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Pereira

Introduction: Pereira is the capital of the department of Risaralda. It's located in Colombia's famed Coffee Zone (typically called the Zona Cafetera or Eje Cafetero in Spanish). It's a city of about 600,000 and is very close to Manizales, to the north, and Armenia, Cartago, and Salento to the south. It's not known as a tourism hotspot, but it is the center of the coffee business in Colombia. Pereira is in a good spot because it's right in the middle of Colombia's major cities.

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Orientation and Location: A great advantage in Pereira, and in the Coffee Zone in general, is its centrality. It's just 5 hours to Medellin, 4 to Cali, and 7 to Bogota. It's easy to fit in a stop in Pereira on any route between Colombia's three largest cities: Bogota, Medellin, and Cali. The city is sandwiched in between an offshoot of the Western Cordillera of the Andes mountains, and boasts the impressive Cesar Gaviria bridge (or "viaducto" in Spanish), which facilitates transportation and commerce between Pereira and Manizales.

Just to the north of Pereira, on the other side of the Otun River, is this busy metropolitan area of Dosquebradas, Pereira's sister city. The name literally means two brooks, and it's famed for its zona rosa, where many pereiranos go to enjoy the bars, discotecas, and nightlife. With about 200,000 people, Dosquebradas is the second largest city of Risaralda.

How to Get There: As with most transportation in Colombia, your choices are arriving by plane or bus.

Pereira's Matecana Airport is an excellent option, with LAN, Avianca, and new low-cost airline Viva Colombia offering regular flights. Prices are generally quite affordable. If you book ahead of time you can often find a one way Bogota/Pereira flight for $60.000 to $100.000. The best feature of Matecana Airport, however, is its proximity to downtown Pereira. It's just 5 kilometers west of downtown, and a taxi should be about 15 minutes and cost around $10.000.

Pereira's bus terminal is located in the southeastern corner of the city. From here you can easily catch buses north to Medellin and Manizales, south to Armenia and Cali, or east to Ibague and Bogota. A bus to Bogota should cost around $40.000, while a bus to Medellin should cost around $30.000. Prices for buses tend to be a little higher than normal in the Eje Cafetero, because the tolls (or "peajes" in Spanish) are expensive in this part of the country.

Within Pereira, the Megabus bus network offers efficient and reasonably priced transportation, and reaches almost any spot in the city. Or, hop in a taxi and get anywhere for just $6.000 to $8.000.

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What to See: The main attractions of the city are found in the center: the Plaza Bolivar, Plaza de Lago, and Plaza de Victoria. In the Plaza de Bolivar you'll find perhaps the most famed attraction in Pereira, a sculpture of a naked Simon Bolivar riding his horse Nevado. The Plaza de Lago is famed for the "chorros", colored shoots of water that burst forth from a fountain, lighting up the sky every day at seven. Here you'll often find locals enjoying a tinto (black coffee) after work.

Yet, the majority of tourist activities take place outside of the city limits. The Termales de Santa Rosa are some of the best hot springs around, while the National Park of the Nevado de Ruiz and nearby Lake Otun will delight hiking enthusiasts. Marsella is a town about 30km outside of Pereira where you can get a real authentic coffee town feel.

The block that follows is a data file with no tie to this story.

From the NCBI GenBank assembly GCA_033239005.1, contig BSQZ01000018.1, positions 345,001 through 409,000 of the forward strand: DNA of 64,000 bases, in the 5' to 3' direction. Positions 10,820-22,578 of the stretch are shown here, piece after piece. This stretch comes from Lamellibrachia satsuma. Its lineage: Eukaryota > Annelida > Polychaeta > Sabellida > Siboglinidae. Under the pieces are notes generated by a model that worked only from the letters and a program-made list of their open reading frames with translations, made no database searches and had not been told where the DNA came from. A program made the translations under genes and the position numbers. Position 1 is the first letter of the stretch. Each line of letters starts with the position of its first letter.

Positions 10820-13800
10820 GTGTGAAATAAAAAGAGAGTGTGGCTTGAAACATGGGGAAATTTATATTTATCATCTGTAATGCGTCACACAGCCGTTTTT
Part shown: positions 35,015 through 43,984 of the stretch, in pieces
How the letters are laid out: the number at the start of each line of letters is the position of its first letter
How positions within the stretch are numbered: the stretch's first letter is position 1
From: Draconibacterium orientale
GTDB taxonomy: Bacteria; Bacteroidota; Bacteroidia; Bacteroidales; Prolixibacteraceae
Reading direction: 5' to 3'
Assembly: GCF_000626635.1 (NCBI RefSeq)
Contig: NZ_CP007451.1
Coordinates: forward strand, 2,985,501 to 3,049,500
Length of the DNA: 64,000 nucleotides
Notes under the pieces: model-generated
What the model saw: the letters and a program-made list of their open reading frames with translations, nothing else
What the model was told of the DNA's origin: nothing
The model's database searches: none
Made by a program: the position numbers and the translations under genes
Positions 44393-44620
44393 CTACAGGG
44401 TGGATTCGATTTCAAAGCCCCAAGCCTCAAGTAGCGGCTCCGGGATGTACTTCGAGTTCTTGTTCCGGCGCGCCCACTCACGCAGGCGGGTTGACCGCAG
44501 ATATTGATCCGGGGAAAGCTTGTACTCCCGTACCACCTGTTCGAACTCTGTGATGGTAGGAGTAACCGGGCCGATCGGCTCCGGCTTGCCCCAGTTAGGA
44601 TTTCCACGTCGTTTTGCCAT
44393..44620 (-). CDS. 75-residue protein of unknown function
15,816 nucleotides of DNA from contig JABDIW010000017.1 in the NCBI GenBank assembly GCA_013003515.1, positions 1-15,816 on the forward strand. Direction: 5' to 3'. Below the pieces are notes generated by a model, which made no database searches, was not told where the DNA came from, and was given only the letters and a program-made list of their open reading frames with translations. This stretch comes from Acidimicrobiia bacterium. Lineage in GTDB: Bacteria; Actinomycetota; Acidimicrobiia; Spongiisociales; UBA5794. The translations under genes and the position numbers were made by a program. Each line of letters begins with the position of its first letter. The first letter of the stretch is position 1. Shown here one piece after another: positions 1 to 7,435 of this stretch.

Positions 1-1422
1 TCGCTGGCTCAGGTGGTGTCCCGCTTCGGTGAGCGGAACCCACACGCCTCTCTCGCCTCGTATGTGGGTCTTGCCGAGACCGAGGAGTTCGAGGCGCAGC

There are two zona rosas (or entertainment zones) in Pereira. One is located on the eastern side of the city, and is called La Circunvular. This is where you'll likely want to stay. It is a windy road that works its way up a gentle hill. Here you'll find shopping malls, nice restaurants, bars, and nightclubs, as well as several hotel and hostel options.

The other zona rosa is located along the river, near the border with Dosquebradas, and is called Guayaval. Pereira, like its neighbors Medellin and Manizales, is know for its nightlife and entertainment.

Downtown you might want to swing by the El Diario skyscraper, the tallest building in Pereira, and take a look at the interesting sculpture in front of it. It's also worth it to take a peek inside "La Catedral de Pereira", which features its interesting wooden ceiling frame.

It is also a breathtaking experience to walk across the Viaducto Cesar Gaviria, named after Pereira's native son, who was president of Colombia from 1990 to 1994. It's 440 meters long and crosses the Rio Otun at a height of 55 meters. It's one of Colombia's most impressive feats of engineering, and well worth the stroll.

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Ambience: The bottom line is that Pereira is not a very touristy destination. However, this may contribute to its charm. As Colombia's 10th biggest city, and very centrally located, it's a great spot if you want to check out an authentic Colombia destination away from the backpacker trail. It's reasonably safe, along with the rest of the Coffee Zone, and in the coming years, look for the tourism industry to make steady progress here.

Pereira is also a great base for checking out a wide variety of ecotourism sites nearby, like the Termales in Santa Rosa de Cabal, Parque Ucumari, and the Santuario Otun Quimbaya.

If you head to Pereira, go on a weekend, stay in a hotel or hostel on the Circunvular, and mingle with the locals at the many nightlife spots embedded along the long, windy street. Then, spend the next day taking a look at the downtown area and the Viaducto Cesar Gaviria. During the week you can head out and take advantage of the many natural attractions the region has to offer.

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